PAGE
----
Yes, yes, it’s a joke, a little levity to dilute the rather excessive (and often self-serving) platitudes, accolades and hilarious attempts at amateur psychology for a private individual who is clearly qualified for a job that he hasn’t even started yet (an analysis based entirely on a one-hour TV panel that I took part in, alongside Wong. You see, I can do it, too.)

There’s even a LinkedIn post that eulogises Wong in the form of a cheerleading chant, taking the initials of the beleaguered man’s name to extol his virtues. L is for lovely. A is for amazing and so forth, turning a leadership transition into that Friends episode, where Rachel wears her old cheerleading costume to win over Joshua with a J-O-S-H-U-A chant. It didn’t work out well for Rachel either.

Maybe it’s a by-product of a political system and society that are still coming to grips with a two-party model, a new style of inclusive political leadership and the incongruous footage of a prime minister-to-be playing the blues (though I did once hear Goh Chok Tong sing some impressive karaoke at Marine Parade’s old community club.)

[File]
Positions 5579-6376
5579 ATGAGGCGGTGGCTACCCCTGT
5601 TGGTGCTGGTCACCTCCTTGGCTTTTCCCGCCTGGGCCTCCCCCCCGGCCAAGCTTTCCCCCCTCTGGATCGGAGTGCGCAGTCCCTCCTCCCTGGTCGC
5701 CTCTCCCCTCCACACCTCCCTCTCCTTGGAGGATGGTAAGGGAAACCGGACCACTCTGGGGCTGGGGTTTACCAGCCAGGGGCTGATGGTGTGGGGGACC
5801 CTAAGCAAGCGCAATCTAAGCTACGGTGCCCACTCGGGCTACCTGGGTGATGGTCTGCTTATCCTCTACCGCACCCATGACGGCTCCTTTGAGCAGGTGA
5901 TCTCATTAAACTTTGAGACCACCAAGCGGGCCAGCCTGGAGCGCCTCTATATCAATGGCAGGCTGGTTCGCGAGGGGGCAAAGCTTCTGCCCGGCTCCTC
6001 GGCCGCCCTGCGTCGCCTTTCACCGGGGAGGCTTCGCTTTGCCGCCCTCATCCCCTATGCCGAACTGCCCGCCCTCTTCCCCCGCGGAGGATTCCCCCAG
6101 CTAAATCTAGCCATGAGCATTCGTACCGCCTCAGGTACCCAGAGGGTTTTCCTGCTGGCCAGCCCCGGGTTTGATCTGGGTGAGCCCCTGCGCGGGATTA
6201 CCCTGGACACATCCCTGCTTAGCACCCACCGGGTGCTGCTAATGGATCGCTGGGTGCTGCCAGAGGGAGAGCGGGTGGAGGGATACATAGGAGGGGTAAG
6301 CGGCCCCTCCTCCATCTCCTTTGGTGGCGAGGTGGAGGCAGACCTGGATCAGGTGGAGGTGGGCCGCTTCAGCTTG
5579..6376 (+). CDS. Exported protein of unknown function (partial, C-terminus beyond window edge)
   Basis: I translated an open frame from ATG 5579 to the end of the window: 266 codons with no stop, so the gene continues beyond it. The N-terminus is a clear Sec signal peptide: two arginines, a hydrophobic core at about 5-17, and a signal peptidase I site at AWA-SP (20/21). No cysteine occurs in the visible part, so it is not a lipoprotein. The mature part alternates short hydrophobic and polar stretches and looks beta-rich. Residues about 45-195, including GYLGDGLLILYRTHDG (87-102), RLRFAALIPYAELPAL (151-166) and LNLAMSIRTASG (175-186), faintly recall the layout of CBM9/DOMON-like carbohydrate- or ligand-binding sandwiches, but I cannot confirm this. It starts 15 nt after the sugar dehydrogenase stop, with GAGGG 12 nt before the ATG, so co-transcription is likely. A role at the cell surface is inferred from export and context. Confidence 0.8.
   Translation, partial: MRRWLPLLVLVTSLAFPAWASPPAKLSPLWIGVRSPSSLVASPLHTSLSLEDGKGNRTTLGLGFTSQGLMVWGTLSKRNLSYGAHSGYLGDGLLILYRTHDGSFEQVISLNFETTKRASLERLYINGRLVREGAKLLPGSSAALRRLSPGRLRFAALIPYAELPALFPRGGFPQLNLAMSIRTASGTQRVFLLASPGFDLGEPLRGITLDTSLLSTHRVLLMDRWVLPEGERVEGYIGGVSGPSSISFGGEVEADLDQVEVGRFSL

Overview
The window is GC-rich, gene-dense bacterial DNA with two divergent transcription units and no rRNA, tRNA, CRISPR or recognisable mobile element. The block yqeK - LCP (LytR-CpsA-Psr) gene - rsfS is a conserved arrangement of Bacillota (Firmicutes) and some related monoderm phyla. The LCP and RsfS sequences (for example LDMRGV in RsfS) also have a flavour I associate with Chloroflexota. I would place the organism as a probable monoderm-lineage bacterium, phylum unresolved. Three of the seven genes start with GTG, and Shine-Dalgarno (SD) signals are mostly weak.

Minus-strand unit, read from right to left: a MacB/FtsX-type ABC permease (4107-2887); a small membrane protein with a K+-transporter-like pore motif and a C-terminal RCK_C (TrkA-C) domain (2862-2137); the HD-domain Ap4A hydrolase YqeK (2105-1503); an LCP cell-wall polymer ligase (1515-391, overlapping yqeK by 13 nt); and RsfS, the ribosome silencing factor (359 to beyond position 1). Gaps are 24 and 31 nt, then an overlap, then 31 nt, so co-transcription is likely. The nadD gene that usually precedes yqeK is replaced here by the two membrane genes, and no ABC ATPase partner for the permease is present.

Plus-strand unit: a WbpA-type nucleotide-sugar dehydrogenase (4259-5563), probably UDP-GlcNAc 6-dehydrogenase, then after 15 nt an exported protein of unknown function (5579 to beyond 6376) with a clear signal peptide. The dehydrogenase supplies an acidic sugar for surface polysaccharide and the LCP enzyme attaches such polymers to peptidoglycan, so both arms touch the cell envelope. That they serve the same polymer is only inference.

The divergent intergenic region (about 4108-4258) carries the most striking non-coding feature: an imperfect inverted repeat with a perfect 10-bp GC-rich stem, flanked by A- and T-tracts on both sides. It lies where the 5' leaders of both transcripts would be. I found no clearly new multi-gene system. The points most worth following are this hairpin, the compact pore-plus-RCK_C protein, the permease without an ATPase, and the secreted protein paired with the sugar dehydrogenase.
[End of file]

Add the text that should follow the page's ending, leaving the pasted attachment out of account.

But the gushy tributes for Wong reflect more on us than him, perhaps encouraging outsiders to still see Singapore through a parodic lens of excessive deference as we lavish gushing praise on a prime minister who isn’t even prime minister yet, by applying so many positive assumptions that cannot be proven yet.

Why not hold back, just a little, until the man settles in? Wong’s track record is impeccable, his handling of the pandemic exemplary and his devotion to public service authentic and sincere. He's already earned a nation's trust and patience. He doesn't need the relentless pandering. To borrow that exasperating analogy once more, the baton hasn’t been passed yet and we’re already giving a standing ovation for the winner. Let him run the race first.

In the meantime, stop using our next prime minister for narcissistic likes and clicks or to shamelessly boost personal brands. Write your own pathway. And if you need help with that writing, then feel free to contact me, anytime, day or night.

Stop using our next prime minister for narcissistic likes and clicks or to shamelessly boost personal brands. Write your own pathway.

Neil Humphreys is an award-winning football writer and a best-selling author, who has covered the English Premier League since 2000 and has written 28 books.